Embezzlers steal big time from small businesses Bookkeeper frequently also writes the checks

March 04, 1996|By KNIGHT-RIDDER NEWS SERVICE

Call her Jane Jones. She was a veteran and valued office manager at a south San Francisco construction subcontracting firm, and she had a problem. Her granddaughter had multiple sclerosis, and the family couldn't cover the bills.

So Ms. Jones, whose name has been changed, began embezzling a few thousand dollars a year.

It was easy.

She created a dummy corporation that ostensibly provided contract construction laborers and added it to a list of similar companies her boss actually used.

She wrote checks to the dummy corporation, then deposited them in an account established under its name, and took the money.

Her boss had to sign the checks, but they were scattered among many others and he didn't notice.

Later, as the company grew and added more contract labor firms, Ms. Jones concocted additional dummy corporations and stole more than $100,000 a year.

She got nabbed only because business slowed. The company began reducing its bids on jobs and still found itself losing money on each one, so the owner began examining his books. When he did, he saw vendors he didn't recognize.

Ms. Jones ultimately confessed -- but not before the company went bankrupt.

Accountants and other small business experts say there is a lesson here.

Embezzlement is surprisingly common at small businesses, especially in the front office.

That's where the office manager or bookkeeper -- almost always a longtime trusted employee -- is in charge of both paying the bills and reconciling the books.

The owner often doesn't have the time or inclination to check up on the process.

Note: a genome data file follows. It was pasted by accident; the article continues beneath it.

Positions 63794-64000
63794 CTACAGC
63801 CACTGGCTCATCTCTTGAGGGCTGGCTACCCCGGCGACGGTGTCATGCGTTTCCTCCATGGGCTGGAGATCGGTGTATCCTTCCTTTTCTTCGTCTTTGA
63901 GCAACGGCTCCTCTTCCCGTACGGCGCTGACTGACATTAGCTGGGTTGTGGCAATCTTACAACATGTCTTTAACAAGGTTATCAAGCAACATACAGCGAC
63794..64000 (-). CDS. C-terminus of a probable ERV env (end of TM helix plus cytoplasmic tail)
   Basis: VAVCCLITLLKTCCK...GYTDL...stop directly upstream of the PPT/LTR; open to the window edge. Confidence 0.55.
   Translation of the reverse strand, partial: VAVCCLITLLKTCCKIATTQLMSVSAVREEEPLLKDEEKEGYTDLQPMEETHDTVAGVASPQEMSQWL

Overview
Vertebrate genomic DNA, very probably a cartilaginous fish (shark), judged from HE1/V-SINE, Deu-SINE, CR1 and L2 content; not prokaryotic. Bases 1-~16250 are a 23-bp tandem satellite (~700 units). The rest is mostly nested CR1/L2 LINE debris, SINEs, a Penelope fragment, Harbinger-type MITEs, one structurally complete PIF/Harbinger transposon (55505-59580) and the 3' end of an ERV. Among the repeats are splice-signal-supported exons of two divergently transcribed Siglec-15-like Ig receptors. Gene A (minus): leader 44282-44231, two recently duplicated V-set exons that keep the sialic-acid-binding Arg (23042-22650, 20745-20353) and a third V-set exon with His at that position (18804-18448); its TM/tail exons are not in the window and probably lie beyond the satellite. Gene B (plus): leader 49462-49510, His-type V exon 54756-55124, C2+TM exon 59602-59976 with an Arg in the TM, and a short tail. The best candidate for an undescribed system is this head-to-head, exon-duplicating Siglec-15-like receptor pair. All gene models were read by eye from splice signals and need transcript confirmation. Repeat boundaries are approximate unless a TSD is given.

As the Jones case shows, the result can be catastrophic.

"It doesn't take a genius for someone like this to steal money from a company and get away with it," says Rick Rosario, the loss-prevention manager at Redwood City-based CAMICO Mutual Insurance Co., California's largest CPA malpractice insurance carrier.

"Somebody just needs a trusting boss, an understanding of the bookkeeping system and a motive to steal."

It's difficult to quantify the extent of small business embezzlement.

For the most part, experts say, only employees who do it chronically get caught. Even when they are discovered, they are rarely prosecuted.

Embarrassed business owners don't want word to leak out, and the employee has usually spent most of the money already. Owners have little to gain by pressing the case.

Men embezzle more

Nonetheless, some experts believe that embezzlement occurs in the majority of small businesses. And the amounts are significant.

The Association of Certified Fraud Examiners completed a study of 2,600 apparent fraud cases late last year and found that the median take among men who were caught was $185,000, among women $48,000.

Embezzlement is a relatively minor problem at big companies because they have systems in place that segregate check-writing responsibilities from bookkeeping responsibilities.

But small businesses are based much more on trust. "It may sound harsh, but too many owners trust key employees more than they should," says John Shilling, president of Shilling & Kenyon Inc., a San Jose, Calif., CPA firm. "Internal controls should be based on systems, not trust, and that's often a hard transition for entrepreneurs to make."

Mr. Shilling believes the problem is getting worse because small business owners are focusing on sales rather than scrutinizing operations. He also believes there is growing resentment over the disparity between what owners pay themselves and what they pay their employees.

Resentful employees

"It's human nature to take this the wrong way," Mr. Shilling says, "and some people use it as an excuse to steal."

CPAs and fraud examiners say it's ludicrously easy for employees who both write checks and maintain the books to embezzle. Checks can often be cashed without signatures, especially if the amount is under $500.

Most banks readily cash checks that have been made out to one person but endorsed by another to make it payable to himself. That's why the experts urge small business owners to check their books, at least occasionally, and to make it known that they do.

"If a business makes enough money and an embezzler doesn't get greedy, it's not going to get discovered if the owner doesn't make a conscientious effort to keep on top of his books or hire somebody else to do so," says CAMICO's Mr. Rosario.

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